Staff Excellence: Purdue Information Technology

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Purdue IT is responsible for major operational systems, the multicampus wired network and one of the world’s largest wireless networks. The individuals behind Purdue IT also support dozens of student computing labs as well as tens of thousands of desktop computers in classrooms, research laboratories and offices, and numerous petabytes of storage for business, educational and personal use. 

In 2023, Purdue IT completed a restructuring to integrate all IT operations into one organization, led by Vice President for Information Technology and CIO Ian C. Hyatt. Comprised of more than 700 individuals, Purdue IT manages everything from end-user experience to research computing, security and policy, artificial intelligence and much more across the Purdue system. 

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Each December, Purdue IT recognizes members of the senior staff for their contributions and commitment to the department. Pictured are 2023 honorees Nathan Cummings, Aaron Walz, Daniel Bruhn and Robert Oxender.
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Purdue IT’s mission is to provide the technology infrastructure, services, solutions and information security that support teaching and learning, enhance research, and enable faculty and staff to achieve their objectives while providing a positive student experience.

“Our vision is to empower giant leaps across Purdue by providing safe, efficient and reliable services in our pursuit to become the benchmark for IT in higher education,” Hyatt says. “Three pillars guide our daily work: people — developing the skills and talents of our workforce; processes — refining and improving our processes toward operational excellence; and technology — developing the right technologies to solve the right problems at the right time.”

Although online connectivity, desktop support and software access are among the tasks top of mind for most users, there is more to Purdue IT than meets the eye. In addition to supporting major academic systems, such as the Brightspace course management system, Purdue IT tests, implements and develops innovative learning and classroom technologies, along with big data analytics systems, to make prime use of university data to improve learning and Purdue’s operations through data-backed methodologies.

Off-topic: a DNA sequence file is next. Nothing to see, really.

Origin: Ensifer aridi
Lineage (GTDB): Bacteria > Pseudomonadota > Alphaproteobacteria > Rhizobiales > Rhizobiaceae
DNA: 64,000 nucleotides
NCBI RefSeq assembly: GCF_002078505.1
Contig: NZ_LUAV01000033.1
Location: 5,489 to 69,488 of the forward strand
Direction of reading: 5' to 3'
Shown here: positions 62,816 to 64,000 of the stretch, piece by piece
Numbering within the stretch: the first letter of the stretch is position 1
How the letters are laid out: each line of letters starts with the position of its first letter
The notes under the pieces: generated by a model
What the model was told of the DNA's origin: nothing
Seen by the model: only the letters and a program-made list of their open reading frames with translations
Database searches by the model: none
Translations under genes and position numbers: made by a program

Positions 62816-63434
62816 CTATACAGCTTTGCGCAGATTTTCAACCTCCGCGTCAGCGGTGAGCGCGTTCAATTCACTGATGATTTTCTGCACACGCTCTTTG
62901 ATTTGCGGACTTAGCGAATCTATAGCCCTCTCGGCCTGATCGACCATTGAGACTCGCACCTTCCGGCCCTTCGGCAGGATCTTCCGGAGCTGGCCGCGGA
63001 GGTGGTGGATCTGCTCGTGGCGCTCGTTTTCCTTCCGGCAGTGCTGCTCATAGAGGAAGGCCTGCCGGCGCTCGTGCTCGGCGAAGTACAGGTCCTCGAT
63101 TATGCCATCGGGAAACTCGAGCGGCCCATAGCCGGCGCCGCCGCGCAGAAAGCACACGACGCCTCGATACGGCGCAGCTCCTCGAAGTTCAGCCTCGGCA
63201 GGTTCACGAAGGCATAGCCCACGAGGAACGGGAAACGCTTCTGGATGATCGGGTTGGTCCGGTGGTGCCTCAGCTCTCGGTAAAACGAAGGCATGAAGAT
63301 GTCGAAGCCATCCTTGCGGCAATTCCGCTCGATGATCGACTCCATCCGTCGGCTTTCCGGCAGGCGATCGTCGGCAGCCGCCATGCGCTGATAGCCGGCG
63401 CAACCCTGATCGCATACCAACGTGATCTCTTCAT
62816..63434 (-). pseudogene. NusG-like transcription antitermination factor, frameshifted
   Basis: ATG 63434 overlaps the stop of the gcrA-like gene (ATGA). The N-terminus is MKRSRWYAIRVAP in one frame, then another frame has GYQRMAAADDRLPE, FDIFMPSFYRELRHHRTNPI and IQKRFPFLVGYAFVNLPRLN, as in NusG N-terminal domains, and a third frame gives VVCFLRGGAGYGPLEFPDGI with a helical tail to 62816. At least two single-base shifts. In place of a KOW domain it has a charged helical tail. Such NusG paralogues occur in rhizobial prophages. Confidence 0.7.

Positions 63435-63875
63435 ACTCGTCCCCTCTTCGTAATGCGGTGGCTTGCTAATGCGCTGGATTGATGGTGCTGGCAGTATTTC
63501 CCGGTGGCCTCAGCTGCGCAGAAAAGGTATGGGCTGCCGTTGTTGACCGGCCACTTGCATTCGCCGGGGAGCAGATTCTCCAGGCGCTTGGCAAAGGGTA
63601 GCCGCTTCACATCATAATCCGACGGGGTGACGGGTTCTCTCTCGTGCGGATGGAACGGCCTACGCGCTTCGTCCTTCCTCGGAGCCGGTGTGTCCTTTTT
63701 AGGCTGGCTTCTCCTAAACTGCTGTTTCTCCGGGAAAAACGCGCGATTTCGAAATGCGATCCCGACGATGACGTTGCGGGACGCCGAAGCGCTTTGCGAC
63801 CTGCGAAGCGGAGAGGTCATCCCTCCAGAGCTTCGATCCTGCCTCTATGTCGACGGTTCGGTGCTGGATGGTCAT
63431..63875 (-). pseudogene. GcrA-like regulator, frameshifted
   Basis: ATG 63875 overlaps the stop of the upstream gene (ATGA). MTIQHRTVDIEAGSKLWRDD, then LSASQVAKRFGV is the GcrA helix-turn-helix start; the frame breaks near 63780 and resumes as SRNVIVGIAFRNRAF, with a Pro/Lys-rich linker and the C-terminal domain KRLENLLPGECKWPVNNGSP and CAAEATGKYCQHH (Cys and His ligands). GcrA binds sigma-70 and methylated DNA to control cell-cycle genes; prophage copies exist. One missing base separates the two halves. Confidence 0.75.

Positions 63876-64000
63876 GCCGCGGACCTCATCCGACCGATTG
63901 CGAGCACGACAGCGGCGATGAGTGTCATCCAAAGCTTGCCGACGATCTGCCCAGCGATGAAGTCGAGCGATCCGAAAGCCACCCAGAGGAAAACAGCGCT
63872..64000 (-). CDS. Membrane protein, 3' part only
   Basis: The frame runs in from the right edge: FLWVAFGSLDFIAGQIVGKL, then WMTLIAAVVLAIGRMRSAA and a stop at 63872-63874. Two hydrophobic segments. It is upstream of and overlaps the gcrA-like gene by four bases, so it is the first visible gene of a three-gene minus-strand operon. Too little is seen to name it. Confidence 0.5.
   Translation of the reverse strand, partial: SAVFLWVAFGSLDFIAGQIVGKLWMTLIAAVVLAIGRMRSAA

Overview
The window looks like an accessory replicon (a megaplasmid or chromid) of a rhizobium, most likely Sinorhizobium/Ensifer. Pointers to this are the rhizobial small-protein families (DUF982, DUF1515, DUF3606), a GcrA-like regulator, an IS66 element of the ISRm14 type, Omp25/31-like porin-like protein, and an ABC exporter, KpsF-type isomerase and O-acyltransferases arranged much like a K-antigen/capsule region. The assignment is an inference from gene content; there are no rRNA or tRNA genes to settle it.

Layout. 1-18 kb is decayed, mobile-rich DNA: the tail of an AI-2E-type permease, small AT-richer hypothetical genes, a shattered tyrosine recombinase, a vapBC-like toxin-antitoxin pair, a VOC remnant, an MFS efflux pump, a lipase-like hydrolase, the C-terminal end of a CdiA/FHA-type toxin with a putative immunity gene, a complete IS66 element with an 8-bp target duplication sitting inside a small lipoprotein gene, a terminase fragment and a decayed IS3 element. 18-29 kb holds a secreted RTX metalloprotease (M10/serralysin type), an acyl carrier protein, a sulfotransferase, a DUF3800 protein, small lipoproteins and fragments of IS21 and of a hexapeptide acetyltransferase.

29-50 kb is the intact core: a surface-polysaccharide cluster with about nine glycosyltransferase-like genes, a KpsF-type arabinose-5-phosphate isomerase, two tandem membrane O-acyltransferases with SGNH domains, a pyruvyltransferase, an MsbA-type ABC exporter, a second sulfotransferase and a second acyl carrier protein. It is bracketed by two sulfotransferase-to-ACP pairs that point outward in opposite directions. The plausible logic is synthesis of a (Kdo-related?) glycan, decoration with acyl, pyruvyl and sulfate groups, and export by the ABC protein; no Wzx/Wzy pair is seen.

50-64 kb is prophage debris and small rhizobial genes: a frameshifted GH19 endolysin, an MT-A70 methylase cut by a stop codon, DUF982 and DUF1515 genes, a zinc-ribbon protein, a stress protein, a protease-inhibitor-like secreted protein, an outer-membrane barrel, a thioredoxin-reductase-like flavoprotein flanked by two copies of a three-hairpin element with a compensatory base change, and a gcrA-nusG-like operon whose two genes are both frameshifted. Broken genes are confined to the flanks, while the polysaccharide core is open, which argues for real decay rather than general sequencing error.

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During Cybersecurity Awareness Month, Purdue IT staff at Purdue Northwest (PNW) launched a “Spot the Phish – Win a Phish” game to raise student awareness about phishing and cybersecurity.
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Purdue IT also supports an advanced research cyberinfrastructure across campus that includes multiple shared, TOP500-class supercomputing clusters for intensive computational needs; a state-of-the-art, multitiered research data storage array; and high-speed networks linking campus labs and computing resources, and connecting the campus to national resources.

Behind the scenes, dedicated staff work around the clock to report and troubleshoot outages and other incidents that impact the user experience with the Purdue network and the myriad software and technology services. Per week, service desk representatives handle upwards of a thousand calls and tickets submitted through the Purdue IT Service Portal.

Meanwhile, another group of staff focuses on application strategy, development, transformation, integration and software support across custom and enterprise solutions. In FY23, the team completed nearly 150 projects in partnership with business and student administration units to support improvements and enable new capabilities such as Mobile ID.

The team behind the Rosen Center for Advanced Computing (RCAC) provides advanced computational resources and services to support Purdue faculty and staff researchers, while also conducting their own research and development. In addition, RCAC supports student research through various summer camps and programs for high school and undergraduate students.

Powering the technology behind a multicampus, top research institution like Purdue requires a dedicated team focused on cybersecurity efforts. Purdue IT’s team works diligently to anticipate new threats, continually evaluate current security, and design and implement new safeguards, programs and solutions to protect Purdue at another level. In addition, the team provides routine updates and training to keep the Purdue community on guard for phishing and other cybersecurity threats. Recent examples include systemwide cybersecurity training for faculty and staff, anti-phishing campaign outreach to students and enhancements to multifactor authentication processes.

For more information, visit the Purdue IT website.

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